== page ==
GARY | University professors and presidents danced with neighborhood children and residents Saturday afternoon at what organizers hope will be an annual block party at Indiana University Northwest.
Earl Jones, associate professor of African-American studies in the school of public and environmental affairs at IUN, organized the Community Development Meet and Greet Party at 35th and Jefferson avenues.
"We want people to know, especially the teens and little kids, that this university on their block and Ivy Tech on the corner are your universities, not someone else's," Jones said. "This is one of the few places in the country where you have this kind of access."
Kids lined up to get their pictures taken in front of firetrucks from the Gary and Lake Ridge fire departments as IUN students performed beat poetry. Others spent time visiting with neighbors and meeting university leaders and students over the meal provided at the event.
Alexis Spencer, of Gary, attended the block party with her three young children.
"It's very important that the kids are able to do things that are beneficial to their futures right here in Gary," Spencer said. "I want them to be able to play in the park, mingle, make friends and go to parties like this to see people coming together."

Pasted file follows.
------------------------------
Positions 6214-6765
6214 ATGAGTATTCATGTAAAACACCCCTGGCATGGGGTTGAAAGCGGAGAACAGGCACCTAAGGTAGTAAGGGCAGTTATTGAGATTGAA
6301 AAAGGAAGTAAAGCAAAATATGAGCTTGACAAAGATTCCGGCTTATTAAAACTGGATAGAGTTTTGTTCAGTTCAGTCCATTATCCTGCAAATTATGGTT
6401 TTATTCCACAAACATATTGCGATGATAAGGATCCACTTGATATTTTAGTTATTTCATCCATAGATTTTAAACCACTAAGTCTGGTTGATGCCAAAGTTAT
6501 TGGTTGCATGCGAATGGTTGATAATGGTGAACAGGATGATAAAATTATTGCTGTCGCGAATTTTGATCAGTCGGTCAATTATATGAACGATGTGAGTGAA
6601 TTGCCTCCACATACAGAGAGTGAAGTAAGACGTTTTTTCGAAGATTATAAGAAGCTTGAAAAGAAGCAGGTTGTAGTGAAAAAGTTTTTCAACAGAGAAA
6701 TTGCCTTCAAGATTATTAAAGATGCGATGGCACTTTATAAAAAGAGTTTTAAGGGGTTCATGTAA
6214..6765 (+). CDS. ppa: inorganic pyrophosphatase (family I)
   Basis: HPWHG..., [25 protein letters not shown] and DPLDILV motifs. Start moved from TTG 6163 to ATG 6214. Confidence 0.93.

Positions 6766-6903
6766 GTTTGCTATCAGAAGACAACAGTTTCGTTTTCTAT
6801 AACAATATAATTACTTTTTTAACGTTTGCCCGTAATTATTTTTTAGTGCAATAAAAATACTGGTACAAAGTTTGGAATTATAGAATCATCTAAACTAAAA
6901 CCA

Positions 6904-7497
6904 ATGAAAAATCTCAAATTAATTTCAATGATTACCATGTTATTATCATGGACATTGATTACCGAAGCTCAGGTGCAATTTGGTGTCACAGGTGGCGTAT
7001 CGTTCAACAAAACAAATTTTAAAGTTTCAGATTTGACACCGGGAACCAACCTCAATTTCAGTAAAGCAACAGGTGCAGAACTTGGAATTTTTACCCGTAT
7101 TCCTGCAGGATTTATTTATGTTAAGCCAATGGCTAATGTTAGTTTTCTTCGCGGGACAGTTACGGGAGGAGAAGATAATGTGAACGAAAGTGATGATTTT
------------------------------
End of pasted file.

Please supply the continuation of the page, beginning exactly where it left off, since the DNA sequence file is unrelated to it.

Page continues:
Before the party, students in Jones' community development class, members of the Brother 2 Brother student organization at IUN and the Ivy Tech groups Latino Male Initiative and African-American Male Initiative participated in the sixth annual Earth Day cleanup along 35th Avenue between IUN and Ivy Tech.
Students from Purdue University Calumet in Hammond participated as well.
"We're trying to build a Northwest Indiana community of colleges and doing community service is a great way to bring everyone together," said Marlon Mitchell, president of Ivy Tech.
Joel Perez, 23, of East Chicago, is studying biology at IUN and participated in Saturday's events.
"I do believe the community could be better, especially because we do have a university here in the heart of the city," Perez said. "This is just one step in giving back but I'm hoping it's a first step."
"It's a great way to say thank you, we're here and we're part of the community."